Are you looking to learn how to study for the TOEFL? If so, you’ve stumbled on the perfect article to help get you on course for some serious TOEFL preparation.
This is a vital period in your life and your TOEFL mark will determine your eligibility to enroll in English-speaking universities. The most important thing for you right now is to find effective methods of TOEFL practice. Only then will you feel confident enough about your capabilities to shoot for the stars and get the mark you want!
Choosing your very own TOEFL preparation strategy is only possible when you know exactly what to expect. If you know what’s waiting for you on that test paper, you’ll be able to prepare an appropriate strategy for your liking.
Familiarize Yourself With the TOEFL Structure
The first step in how to study for this test is to familiarize yourself with the TOEFL structure. Before you do anything, you want to make sure that you know exactly what lies ahead, so that you’re not stuck with any sudden surprises.
The test is split up into 4 main components.
Reading: You will be tasked with reading 3-4 700-word passages and then answer some questions.
Listening: You will listen to 2-3 conversations (5 questions each) and then 5-7 lectures (with 6 questions each).
Speaking: You will be provided with a series of tasks that will require you to speak spontaneously, give an opinion, and convey your thoughts on a variety of subjects.
Writing: One task will require you to summarize another person’s point of view, while the second will ask that you write out an essay detailing your point of view on a given subject.
Now that you have a basic understanding of what the test will look like, you can begin to think about how to prepare to do the TOEFL.
How to Prepare to Do the TOEFL
You’ve got to begin incorporating certain TOEFL practice exercises that will emphasize the main components of the test. Luckily, many of these skills are interchangeable and will help you with more than just one section of the test!
You will be tasked with reading and comprehending a variety of texts. What is important here is that you’ll need to be able to understand and relay exactly what you’ve just read. It’s not as simple as just passively reading something — you have to be able to distill the main points of the text.
A great way to practice doing this is to read as many English articles as you can (kind of like you’re doing right now). Read the articles, take notes, and practice the art of summarizing them to the best of your abilities.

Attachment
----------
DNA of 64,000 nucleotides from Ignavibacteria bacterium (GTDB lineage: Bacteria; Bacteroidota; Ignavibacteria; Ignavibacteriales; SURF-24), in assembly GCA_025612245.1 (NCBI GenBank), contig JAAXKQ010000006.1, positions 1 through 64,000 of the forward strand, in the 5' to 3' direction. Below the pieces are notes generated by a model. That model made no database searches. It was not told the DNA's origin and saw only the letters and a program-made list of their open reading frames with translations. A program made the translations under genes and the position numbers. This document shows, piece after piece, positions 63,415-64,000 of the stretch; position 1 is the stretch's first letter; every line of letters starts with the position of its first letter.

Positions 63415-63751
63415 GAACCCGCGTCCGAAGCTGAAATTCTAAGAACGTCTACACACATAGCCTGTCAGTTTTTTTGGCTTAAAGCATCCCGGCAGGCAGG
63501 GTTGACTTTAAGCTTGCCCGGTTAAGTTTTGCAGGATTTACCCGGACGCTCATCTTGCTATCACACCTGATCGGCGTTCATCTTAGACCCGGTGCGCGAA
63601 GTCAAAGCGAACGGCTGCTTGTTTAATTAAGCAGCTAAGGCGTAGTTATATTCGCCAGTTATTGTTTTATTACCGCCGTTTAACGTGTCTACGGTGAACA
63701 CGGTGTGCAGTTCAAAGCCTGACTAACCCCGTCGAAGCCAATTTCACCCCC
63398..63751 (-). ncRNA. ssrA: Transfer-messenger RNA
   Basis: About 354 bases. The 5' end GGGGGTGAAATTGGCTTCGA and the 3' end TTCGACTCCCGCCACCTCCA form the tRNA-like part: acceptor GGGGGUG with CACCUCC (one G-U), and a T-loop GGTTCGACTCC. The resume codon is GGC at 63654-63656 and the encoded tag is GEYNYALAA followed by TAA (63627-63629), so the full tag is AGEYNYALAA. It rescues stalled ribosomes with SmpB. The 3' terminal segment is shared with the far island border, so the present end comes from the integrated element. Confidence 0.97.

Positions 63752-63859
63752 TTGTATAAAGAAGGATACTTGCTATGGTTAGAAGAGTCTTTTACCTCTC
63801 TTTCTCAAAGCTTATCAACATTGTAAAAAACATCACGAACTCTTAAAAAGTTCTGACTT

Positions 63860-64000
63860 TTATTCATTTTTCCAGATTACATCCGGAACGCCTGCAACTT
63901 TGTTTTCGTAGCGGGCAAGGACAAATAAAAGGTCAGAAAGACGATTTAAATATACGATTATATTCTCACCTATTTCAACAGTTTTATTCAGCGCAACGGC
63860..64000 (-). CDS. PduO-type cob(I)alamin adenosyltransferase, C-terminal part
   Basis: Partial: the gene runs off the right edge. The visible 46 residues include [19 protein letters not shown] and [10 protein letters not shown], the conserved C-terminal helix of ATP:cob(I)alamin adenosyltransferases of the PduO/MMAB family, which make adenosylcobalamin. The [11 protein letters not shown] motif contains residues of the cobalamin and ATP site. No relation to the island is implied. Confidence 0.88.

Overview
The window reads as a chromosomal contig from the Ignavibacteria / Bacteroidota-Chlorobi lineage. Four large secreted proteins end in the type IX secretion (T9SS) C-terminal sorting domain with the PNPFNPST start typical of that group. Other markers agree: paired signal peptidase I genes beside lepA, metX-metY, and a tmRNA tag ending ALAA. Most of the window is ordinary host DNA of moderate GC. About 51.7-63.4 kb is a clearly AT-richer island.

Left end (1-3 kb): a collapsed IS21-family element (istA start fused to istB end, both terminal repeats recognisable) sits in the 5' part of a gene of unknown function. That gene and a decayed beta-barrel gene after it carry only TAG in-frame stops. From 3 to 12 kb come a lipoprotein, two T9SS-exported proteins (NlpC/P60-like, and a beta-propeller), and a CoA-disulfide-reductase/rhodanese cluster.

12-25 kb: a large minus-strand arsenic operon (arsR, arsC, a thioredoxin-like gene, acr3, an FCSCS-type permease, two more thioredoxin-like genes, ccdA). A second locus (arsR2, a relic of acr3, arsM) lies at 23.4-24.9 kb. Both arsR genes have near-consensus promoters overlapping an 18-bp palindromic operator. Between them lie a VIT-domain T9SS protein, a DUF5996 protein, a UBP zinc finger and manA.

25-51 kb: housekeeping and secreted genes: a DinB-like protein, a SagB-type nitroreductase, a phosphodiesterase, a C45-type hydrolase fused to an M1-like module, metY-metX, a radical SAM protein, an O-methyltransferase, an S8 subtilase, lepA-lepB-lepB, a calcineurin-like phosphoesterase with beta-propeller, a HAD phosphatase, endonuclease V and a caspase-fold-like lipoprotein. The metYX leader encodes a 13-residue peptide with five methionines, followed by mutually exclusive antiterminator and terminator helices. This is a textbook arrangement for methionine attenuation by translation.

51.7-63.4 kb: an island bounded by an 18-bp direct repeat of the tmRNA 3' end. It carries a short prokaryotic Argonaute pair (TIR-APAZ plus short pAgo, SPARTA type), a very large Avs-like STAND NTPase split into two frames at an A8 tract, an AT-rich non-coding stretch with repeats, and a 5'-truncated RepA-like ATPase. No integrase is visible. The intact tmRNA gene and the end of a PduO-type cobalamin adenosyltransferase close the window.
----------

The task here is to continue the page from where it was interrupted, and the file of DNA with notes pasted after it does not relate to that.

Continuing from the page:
You can also do this with other materials, including books, short stories, music lyrics, and transcripts of speeches.
Not only will this help make you a better reader, but it’ll also do a lot as far as making you a better writer.
As was mentioned in the previous point, note-taking is a great way to bolster your skills in English. Period.
Try to incorporate note-taking as much as possible. It’ll help get you into the swing of succinctly summarizing and retelling what you’ve just read. It also allows you to write out well-crafted sentences, implement TOEFL vocabulary strategies and techniques, and begin working through proper grammar usage.
Additionally, you can also seek out some writing prompts on Google if you want to try your hand at writing spontaneous texts based on random requirements. It should help you gain a stronger sense of control over what you’re writing and how you’re writing it.
The act of listening will be prevalent in both the listening and speaking sections of the test, so it’s highly recommended that you begin to incorporate some form of listening practice into your TOEFL preparation regimen.
You’ll want to use everything at your disposal to get yourself more accustomed to not only hearing other people speak in English but also understanding what they’ve said. For the test, you’ll need to have a thorough enough comprehension of what was said in order to relate it back to the speaker.
You’ve got to completely immerse yourself in listening.
The best way to do this is by listening to long-form discussions on your own time. Prime examples would be podcasts and debates. Here, you’ll be able to comprehend other people’s speech with the added ability to pause and rewind, as well as take notes.
Watching TV and movies is another great way — and fun — way to practice listening, with the added benefit of having subtitles to help you with reading at the same time.
Finally, you have the speaking section. Arguably the hardest part of the whole test, speaking will push your English language skills to the limit. You’ll need to ensure that you’ve done enough TOEFL practice in this department before you even think about taking the test.
Naturally, the best way to facilitate this sort of practice is to… speak.
That means you’ll need to enlist the help of a friend or colleague, or even an online tutor. Either way, the best method for enhancing your speaking skills is to talk as much as possible.
Don’t worry, if other English-speaking humans are not readily available to you, you can always talk to yourself. Sure, it might not have the same zeal, and talking to yourself certainly gets a bad rap. But it also happens to be one of your greatest assets.
Don’t be afraid to study or work through problems aloud. It’ll give you ample opportunity to practice forming sentences, pronouncing words, and thinking on the spot.
Hopefully, this has given you a good indication of how to prepare for the TOEFL and choose your own unique strategy.
The important part is that you are beginning to meaningfully think about what lies ahead and how best to prepare for it. By incorporating these recommendations into your TOEFL preparation schedule, you’ll no doubt come away from it with the confidence you’ll need to carve out your own pathway and strategy for the future.